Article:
On the witness list for the defense is Mark Regnerus, author of a paper that purports to prove children of gay and lesbian parents fare far worse than children raised by a married mother and father. Since its publication in 2012, this “study” has been repeatedly cited in new bills and cases aimed at restricting the ability of LGBT people and same-sex couples to marry and/or adopt children. And time and again, proponents of these discriminatory measures fail to acknowledge the critical flaws in this “study.” While I will not recount all of the ways in which this research has been discredited, which you can find here, I will highlight two critical pieces of information. First, Regnerus’s definition of who qualifies as a gay or lesbian parent is ludicrous. He deems a parent who had any same-sex romantic relationship as a “gay or lesbian parent,” regardless of the duration of that relationship. Second, of the approximately 3,000 people surveyed, only 236 respondents identified that either their mother or father had a same-sex relationship sometime during their childhood. And of these 236 young adults ONLY TWO were actually raised by a same-sex couple for their entire childhoods and only a small percentage said they had been raised by a same-sex couple for more than a few years.

The Regnerus paper is NOT about gay and lesbian parenting – in fact, it has virtually nothing to do with the ability of gay and lesbian people to be parents. At best, what we can conclude is that divorce, income level, employment status, criminal history, mental health, experience with sexual abuse, experience with drug and alcohol abuse, and overall happiness all contribute to negative outcomes for children. If there is any useful message to take away from this fundamentally flawed analysis is what we’ve known all along – the more stable the home and family life, the better the outcomes for kids. And all of the major national child welfare associations agree – the American Psychological Association, Child Welfare League of America, National Association of Social Workers, American Academy of Pediatrics, American Academy of Family Physicians, American Academy of Child and Adolescent Psychiatry – whether they are single, married, adoptive or biological, gay and lesbian people make good parents.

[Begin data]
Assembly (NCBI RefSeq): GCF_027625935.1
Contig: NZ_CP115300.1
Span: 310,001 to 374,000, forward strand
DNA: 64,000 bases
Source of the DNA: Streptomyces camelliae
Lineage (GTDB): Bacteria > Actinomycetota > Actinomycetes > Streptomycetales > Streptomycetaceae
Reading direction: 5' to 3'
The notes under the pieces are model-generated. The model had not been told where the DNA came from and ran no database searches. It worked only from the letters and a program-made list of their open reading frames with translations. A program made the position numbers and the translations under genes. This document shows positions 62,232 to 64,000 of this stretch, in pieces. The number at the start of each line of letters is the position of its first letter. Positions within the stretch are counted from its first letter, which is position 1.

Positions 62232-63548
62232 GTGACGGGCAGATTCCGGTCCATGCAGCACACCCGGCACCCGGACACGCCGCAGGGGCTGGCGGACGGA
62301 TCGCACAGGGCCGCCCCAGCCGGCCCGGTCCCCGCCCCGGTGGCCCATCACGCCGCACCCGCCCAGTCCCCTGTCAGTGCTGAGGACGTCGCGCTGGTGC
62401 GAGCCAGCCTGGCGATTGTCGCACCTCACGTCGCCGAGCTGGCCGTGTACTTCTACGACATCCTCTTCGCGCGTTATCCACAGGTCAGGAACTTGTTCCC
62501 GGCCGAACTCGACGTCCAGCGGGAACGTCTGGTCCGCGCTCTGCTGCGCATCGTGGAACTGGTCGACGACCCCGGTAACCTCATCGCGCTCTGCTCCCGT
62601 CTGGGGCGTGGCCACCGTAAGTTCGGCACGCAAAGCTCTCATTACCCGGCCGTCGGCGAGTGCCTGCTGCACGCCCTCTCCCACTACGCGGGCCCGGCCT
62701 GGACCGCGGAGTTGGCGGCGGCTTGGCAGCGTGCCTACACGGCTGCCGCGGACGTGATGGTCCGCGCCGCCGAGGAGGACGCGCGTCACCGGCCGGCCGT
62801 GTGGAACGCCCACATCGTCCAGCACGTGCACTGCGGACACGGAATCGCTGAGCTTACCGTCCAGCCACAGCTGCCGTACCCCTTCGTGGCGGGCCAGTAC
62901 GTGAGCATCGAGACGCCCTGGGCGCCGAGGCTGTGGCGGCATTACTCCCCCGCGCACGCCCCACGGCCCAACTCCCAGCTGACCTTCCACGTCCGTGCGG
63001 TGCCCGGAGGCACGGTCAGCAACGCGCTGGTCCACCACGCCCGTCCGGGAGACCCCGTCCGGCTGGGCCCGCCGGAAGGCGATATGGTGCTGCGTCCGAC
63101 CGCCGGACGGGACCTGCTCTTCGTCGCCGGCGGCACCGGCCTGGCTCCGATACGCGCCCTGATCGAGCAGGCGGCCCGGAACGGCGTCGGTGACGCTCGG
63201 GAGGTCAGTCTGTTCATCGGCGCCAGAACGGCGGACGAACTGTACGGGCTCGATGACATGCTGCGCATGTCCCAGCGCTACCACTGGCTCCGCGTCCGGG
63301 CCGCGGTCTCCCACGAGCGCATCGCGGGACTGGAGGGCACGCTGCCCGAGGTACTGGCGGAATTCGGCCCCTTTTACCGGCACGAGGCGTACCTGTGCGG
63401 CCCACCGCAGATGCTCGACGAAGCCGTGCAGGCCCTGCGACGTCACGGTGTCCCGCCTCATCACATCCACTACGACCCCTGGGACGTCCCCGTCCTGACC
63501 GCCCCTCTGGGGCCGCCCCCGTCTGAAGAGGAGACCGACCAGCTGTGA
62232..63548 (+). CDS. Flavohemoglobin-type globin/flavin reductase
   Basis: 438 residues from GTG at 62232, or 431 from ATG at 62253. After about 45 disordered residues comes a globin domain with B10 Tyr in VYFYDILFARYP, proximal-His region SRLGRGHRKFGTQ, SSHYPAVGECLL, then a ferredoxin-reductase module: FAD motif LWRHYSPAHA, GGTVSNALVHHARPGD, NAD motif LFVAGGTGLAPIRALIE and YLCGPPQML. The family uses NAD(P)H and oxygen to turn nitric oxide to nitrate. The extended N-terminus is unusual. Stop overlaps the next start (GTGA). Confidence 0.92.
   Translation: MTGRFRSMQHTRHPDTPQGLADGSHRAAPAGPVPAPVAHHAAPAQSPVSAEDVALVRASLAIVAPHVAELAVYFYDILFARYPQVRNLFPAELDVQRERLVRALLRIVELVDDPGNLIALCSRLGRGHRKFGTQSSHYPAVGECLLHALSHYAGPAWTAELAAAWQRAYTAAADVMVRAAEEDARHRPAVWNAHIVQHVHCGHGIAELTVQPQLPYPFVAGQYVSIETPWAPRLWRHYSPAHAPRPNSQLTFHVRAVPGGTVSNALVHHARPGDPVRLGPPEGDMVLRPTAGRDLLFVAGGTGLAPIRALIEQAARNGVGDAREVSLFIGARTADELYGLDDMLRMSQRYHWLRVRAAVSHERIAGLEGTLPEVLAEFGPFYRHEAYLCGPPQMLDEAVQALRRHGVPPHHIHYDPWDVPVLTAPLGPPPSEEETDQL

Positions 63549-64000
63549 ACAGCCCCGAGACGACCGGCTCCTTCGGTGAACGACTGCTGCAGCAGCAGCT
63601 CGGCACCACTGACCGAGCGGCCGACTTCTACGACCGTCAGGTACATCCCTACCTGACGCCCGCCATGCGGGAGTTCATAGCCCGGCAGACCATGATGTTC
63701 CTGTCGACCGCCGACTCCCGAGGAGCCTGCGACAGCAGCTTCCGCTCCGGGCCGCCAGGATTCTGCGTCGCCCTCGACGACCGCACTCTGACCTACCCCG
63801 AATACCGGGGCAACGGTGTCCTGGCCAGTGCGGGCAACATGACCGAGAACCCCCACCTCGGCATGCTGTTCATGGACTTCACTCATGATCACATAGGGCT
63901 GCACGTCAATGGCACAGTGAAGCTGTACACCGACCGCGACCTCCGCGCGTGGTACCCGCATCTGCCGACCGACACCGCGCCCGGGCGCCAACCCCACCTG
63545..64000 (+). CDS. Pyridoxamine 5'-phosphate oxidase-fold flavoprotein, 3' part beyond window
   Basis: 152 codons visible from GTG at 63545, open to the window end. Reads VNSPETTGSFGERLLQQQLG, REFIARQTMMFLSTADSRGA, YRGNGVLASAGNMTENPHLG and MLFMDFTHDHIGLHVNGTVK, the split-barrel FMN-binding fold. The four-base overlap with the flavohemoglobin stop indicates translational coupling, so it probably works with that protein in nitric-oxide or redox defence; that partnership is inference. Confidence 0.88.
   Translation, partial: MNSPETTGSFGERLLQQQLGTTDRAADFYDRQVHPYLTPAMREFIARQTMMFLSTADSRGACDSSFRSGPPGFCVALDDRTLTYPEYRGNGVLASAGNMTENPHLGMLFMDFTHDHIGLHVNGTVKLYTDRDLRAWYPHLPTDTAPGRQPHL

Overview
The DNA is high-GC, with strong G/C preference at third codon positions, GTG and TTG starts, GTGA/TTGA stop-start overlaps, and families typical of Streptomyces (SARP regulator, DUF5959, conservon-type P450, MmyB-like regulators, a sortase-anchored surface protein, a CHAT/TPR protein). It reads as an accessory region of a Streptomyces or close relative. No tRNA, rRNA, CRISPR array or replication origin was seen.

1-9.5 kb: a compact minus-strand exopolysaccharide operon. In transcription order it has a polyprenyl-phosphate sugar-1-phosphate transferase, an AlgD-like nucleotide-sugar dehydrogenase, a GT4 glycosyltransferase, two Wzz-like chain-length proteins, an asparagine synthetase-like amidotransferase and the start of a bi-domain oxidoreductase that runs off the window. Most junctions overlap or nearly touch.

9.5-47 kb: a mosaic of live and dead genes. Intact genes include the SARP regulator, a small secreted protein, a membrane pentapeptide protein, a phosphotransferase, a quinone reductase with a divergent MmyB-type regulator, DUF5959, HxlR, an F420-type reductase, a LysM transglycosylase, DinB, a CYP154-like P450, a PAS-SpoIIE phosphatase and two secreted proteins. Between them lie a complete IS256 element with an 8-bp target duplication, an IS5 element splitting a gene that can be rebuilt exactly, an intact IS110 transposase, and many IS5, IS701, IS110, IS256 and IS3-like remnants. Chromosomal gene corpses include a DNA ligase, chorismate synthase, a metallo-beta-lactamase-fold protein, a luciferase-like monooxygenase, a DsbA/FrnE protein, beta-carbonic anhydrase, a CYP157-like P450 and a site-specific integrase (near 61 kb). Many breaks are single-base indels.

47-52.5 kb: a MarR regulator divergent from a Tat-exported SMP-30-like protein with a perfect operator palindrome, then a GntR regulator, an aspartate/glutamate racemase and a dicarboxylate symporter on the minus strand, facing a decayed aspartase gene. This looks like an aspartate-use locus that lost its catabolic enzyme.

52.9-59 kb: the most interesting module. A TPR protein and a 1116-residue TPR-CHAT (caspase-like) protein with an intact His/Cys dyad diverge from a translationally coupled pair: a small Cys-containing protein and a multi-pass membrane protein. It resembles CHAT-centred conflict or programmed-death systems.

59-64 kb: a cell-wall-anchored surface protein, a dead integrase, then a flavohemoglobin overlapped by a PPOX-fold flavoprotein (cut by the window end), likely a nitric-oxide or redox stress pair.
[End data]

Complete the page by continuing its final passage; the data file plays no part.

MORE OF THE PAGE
At the end of the day, while this trial will have broader implications on the rights of all same-sex couples in Michigan, this case is, at its heart, about April DeBoer and Jayne Rowse and their three children. April and Jayne are raising their children in a happy, healthy and loving home and my guess is that they don’t need a court of law to tell them that they’re a family. It’s clear that these kids are thriving and their parents are providing them with all of the love, stability and nurturing they need. But the very real fact remains that these children are put at risk every day because they are denied the benefits and protections of both federal and state laws that other children – children of opposite-sex and married parents – are afforded without question.  At what point will we put an end to the discriminatory practices that deny all children the fundamental rights they are entitled to?

This post was first published on the Family Equality Council's blog, The Family Room.